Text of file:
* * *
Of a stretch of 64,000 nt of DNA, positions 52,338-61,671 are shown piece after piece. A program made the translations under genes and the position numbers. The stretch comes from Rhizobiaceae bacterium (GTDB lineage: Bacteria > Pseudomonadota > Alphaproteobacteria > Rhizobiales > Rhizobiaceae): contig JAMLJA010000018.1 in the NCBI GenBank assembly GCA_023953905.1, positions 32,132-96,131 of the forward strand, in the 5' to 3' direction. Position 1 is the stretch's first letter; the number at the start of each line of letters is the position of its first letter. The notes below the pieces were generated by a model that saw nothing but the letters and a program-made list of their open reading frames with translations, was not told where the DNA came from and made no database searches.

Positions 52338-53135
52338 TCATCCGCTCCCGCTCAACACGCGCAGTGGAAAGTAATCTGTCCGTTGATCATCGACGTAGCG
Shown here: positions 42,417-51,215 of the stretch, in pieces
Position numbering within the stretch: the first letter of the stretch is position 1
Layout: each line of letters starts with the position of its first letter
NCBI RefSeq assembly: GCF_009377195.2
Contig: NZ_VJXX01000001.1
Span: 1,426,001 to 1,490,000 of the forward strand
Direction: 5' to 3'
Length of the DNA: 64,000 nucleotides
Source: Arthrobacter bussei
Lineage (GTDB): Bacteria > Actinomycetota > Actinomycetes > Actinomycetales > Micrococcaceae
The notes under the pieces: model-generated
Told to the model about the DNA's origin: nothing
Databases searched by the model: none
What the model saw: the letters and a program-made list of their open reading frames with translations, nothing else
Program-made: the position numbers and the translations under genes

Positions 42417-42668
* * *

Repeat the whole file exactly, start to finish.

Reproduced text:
Of a stretch of 64,000 nt of DNA, positions 52,338-61,671 are shown piece after piece. A program made the translations under genes and the position numbers. The stretch comes from Rhizobiaceae bacterium (GTDB lineage: Bacteria > Pseudomonadota > Alphaproteobacteria > Rhizobiales > Rhizobiaceae): contig JAMLJA010000018.1 in the NCBI GenBank assembly GCA_023953905.1, positions 32,132-96,131 of the forward strand, in the 5' to 3' direction. Position 1 is the stretch's first letter; the number at the start of each line of letters is the position of its first letter. The notes below the pieces were generated by a model that saw nothing but the letters and a program-made list of their open reading frames with translations, was not told where the DNA came from and made no database searches.

Positions 52338-53135
52338 TCATCCGCTCCCGCTCAACACGCGCAGTGGAAAGTAATCTGTCCGTTGATCATCGACGTAGCG
Shown here: positions 42,417-51,215 of the stretch, in pieces
Position numbering within the stretch: the first letter of the stretch is position 1
Layout: each line of letters starts with the position of its first letter
NCBI RefSeq assembly: GCF_009377195.2
Contig: NZ_VJXX01000001.1
Span: 1,426,001 to 1,490,000 of the forward strand
Direction: 5' to 3'
Length of the DNA: 64,000 nucleotides
Source: Arthrobacter bussei
Lineage (GTDB): Bacteria > Actinomycetota > Actinomycetes > Actinomycetales > Micrococcaceae
The notes under the pieces: model-generated
Told to the model about the DNA's origin: nothing
Databases searched by the model: none
What the model saw: the letters and a program-made list of their open reading frames with translations, nothing else
Program-made: the position numbers and the translations under genes

Positions 42417-42668